RAM -- for breakfast, lunch AND dinner.

Of course, the proposed solution had some potentially serious hardware implications.  An idle Hudson master can take about 600M of RAM, and 4 to 8GB (and more) while running a build.  Banking on the fact that not every project builds at the same time, we went the conservative route and decided to allocate about 12 HIPP instances to a single 64GB server (24 instances to a 128 GB box).  Casual observations lead me to believe we could easily double those numbers without oversubscribing the box, but we're going into this cautiously. Stability first! We'll readjust our targets as we gain experience with the new setup.

Hudson -- he's a member of your project now.

Get to know the Hudson Butler -- that gray-haired, mustache-adorning gentleman wearing a suit and red bow tie, because under HIPP, he can be a committer in your project group, with the same rights to tag and branch your Git repo, as well as drop signed files directly into your downloads area.  A large, monolithic Hudson serving multiple projects can't do such things, since I've always had reservations about storing committer credentials inside a web app, or allowing one app to delete files in anyone's project.

Since a HIPP is now working specifically on your project, we've also allowed a host of plugins on HIPP that are still forbidden on the "shared" Hudson, such as the Gerrit plugin, which allows Hudson to be an active participant in your code review process.

What about Hudson Team Support?

Before diving into HIPP, I had some very interesting discussions at EclipseCon with some of the Hudson project members, and that's where I was introduced to the soon-to-be-released multi-tenant aspect of Hudson 3.1.  The promises were, well, promising, but it was not released yet, and I needed to fix stability years ago. I couldn't wait. Besides, I wasn't entirely sure that the Hudson team support could give me the levels of user/project separation I was after, so I forged ahead with HIPP.

As I write this, Thanh is provisioning HIPP instance #37, I'm working on web-based HIPP self-serve start/stop/restart, we're getting positive feedback that it all to Just Works and that makes me a happy camper.

Keep on building.

Wednesday, March 20, 2013

Poll results: How do you prepare your EclipseCon talks

The results are in! In yesterday's poll I asked how you prepared for your talk(s) at EclipseCon. Here were your answers:

30 i-prepare-my-talks-on-the-plane-to-econ

27 oh-crap-ill-be-back-later-theres-something-i-must-go-do

22 i-prepared-my-talk-in-2009-maybe-i-should-update-it

19 i-prepare-my-talks-while-i-drive-to-econ

16 i-prepare-my-talk-when-i-get-there

124 I-assumed-Denis-was-preparing-my-talks-for-me

If you think I am in some way qualified to prepare your talks, the attendees are in for a painful experience.

56 like-Eric-I-prepare-mine-on-the-toilet

That is way too much information.  I'd be leery of printed handouts at those talks.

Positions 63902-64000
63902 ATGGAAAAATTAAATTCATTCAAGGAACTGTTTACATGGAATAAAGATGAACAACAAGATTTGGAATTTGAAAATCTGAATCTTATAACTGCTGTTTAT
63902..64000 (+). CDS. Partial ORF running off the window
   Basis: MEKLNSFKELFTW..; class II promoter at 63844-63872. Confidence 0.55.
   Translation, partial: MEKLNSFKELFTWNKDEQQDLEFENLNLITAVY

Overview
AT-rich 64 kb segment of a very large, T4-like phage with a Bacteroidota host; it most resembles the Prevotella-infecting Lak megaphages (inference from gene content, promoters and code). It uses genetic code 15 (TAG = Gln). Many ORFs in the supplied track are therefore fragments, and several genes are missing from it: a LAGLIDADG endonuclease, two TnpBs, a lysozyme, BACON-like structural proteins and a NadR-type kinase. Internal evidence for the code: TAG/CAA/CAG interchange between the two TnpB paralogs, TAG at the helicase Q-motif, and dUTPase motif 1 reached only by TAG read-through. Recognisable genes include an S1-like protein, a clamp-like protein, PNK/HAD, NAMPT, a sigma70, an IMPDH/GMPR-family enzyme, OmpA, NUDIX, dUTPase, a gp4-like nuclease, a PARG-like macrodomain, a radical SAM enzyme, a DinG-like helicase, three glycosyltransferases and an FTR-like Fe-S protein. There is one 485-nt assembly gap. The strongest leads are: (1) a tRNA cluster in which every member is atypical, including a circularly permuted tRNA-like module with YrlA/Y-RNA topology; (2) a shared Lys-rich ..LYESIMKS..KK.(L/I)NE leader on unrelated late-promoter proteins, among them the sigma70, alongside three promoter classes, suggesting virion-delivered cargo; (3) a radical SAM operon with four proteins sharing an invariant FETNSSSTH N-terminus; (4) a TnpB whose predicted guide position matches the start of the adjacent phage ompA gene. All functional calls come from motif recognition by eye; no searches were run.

For some reason, there were more answers on the topic of beer than any other.   I am shocked!


Congratulations -- you are in for a great week. Catch me at the bar and I'll buy you a beer.  You'll need to be fast since I am not at the bar very often.


In this age of Drupal-enabled websites, this is out of my control.



I am sorry.  I will try harder this year.

5 /

I know who you are.

5 /

I will run with you -- to the beer store!


Thanks to everyone who participated!  I look forward to seeing everyone again at EclipseCon 2013!

Tuesday, March 19, 2013

EclipseCon Poll: How are you preparing your talk(s) for EclipseCon

It's time for another Webmaster Whacky poll, where failure is the only sign of success.  In less than a week we'll all be at our favourite hangout, EclipseCon 2013.  This time I ask a simple question:

How do you prepare for your talk(s) at EclipseCon?  Cast your votes by clicking the links below:

I'll tally up the results tomorrow afternoon.  Remember -- no ballot stuffing!!

Wednesday, February 27, 2013

Cisco CSS: Load balancing from the inside too

Disclaimer: I'm not a Cisco expert.  Years ago, then-webmaster Karl Matthias convinced me that I was almost smart enough to barely understand this gear.  Turns out he was right.

The skinny

We use a Cisco CSS to load-balance client requests to multiple servers.  For years we couldn't load-balance requests from our inside network, only from the outside.

The setup

If you read the Cisco docs, the predominant use-case for a load balancer appears to be a single CSS with  a  single server group serving all the content. However, like at most shops, we have multiple server groups to serve different content.  For example, we have three servers to serve, two for Bugzilla, three for Git, three for, and so on.

Here, the Load Balancer acts as the gateway -- all inside servers use rfc 1918 private IPs and use as their default gateway.  One /24 subnet is used: 172.16.0.X. The CSS has multiple "virtual" IPs: the real, Internet-routable IP addresses that represent the services.

For Internet clients, this setup works beautifully.  When you consider that a CSS is nothing more than a heavy Spoofing device, you can easily follow the flow of traffic from a client, say